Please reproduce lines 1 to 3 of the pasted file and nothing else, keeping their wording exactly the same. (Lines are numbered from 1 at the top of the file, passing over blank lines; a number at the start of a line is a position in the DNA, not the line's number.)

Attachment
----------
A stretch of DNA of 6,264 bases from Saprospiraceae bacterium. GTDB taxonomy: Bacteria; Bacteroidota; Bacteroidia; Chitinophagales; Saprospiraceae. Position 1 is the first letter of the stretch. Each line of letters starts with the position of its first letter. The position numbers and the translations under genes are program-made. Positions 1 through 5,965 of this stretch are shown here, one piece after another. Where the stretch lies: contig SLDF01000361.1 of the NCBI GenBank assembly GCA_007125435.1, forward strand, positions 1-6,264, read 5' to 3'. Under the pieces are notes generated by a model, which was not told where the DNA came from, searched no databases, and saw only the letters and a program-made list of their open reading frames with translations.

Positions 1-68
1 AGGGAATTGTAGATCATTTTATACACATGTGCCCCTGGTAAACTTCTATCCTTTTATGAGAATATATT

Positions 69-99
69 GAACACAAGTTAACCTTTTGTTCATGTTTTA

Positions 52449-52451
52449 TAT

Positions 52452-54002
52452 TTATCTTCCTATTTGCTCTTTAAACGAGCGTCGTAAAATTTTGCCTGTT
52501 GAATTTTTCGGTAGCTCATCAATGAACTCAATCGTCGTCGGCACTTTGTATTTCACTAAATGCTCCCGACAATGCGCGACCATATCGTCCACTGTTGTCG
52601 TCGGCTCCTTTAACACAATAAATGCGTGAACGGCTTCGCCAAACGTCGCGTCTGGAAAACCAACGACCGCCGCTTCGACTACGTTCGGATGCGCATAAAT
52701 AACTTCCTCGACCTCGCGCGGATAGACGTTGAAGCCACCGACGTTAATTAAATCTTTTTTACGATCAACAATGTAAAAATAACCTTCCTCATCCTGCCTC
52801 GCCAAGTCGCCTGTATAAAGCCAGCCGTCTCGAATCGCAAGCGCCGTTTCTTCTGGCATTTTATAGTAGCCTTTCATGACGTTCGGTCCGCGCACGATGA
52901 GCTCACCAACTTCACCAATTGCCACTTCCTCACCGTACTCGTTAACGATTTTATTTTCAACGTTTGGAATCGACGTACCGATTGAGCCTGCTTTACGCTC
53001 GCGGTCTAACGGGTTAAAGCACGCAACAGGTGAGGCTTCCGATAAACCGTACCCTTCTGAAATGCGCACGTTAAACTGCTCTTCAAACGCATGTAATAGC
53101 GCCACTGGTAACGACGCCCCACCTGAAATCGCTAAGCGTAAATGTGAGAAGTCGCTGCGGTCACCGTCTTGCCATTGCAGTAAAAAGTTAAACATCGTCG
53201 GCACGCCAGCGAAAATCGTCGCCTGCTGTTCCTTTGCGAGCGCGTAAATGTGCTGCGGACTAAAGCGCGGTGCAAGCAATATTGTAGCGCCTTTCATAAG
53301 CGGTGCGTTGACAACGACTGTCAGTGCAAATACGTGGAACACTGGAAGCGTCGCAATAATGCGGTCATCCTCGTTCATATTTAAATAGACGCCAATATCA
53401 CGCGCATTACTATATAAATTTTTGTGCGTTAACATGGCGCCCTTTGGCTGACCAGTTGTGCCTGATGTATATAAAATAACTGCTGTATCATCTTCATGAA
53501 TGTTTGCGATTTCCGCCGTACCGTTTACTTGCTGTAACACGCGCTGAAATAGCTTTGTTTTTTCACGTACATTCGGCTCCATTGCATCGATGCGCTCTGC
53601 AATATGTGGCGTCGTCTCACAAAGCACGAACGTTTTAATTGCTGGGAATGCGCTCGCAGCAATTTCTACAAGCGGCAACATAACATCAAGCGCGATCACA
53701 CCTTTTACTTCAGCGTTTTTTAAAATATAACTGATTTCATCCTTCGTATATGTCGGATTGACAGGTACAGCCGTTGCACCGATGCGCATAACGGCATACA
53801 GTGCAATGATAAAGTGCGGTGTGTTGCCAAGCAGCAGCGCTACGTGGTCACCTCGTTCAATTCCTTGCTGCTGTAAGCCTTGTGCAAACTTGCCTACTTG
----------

A stretch of DNA of 6,264 bases from Saprospiraceae bacterium. GTDB taxonomy: Bacteria; Bacteroidota; Bacteroidia; Chitinophagales; Saprospiraceae. Position 1 is the first letter of the stretch. Each line of letters starts with the position of its first letter. The position numbers and the translations under genes are program-made. Positions 1 through 5,965 of this stretch are shown here, one piece after another. Where the stretch lies: contig SLDF01000361.1 of the NCBI GenBank assembly GCA_007125435.1, forward strand, positions 1-6,264, read 5' to 3'. Under the pieces are notes generated by a model, which was not told where the DNA came from, searched no databases, and saw only the letters and a program-made list of their open reading frames with translations.

Positions 1-68
1 AGGGAATTGTAGATCATTTTATACACATGTGCCCCTGGTAAACTTCTATCCTTTTATGAGAATATATT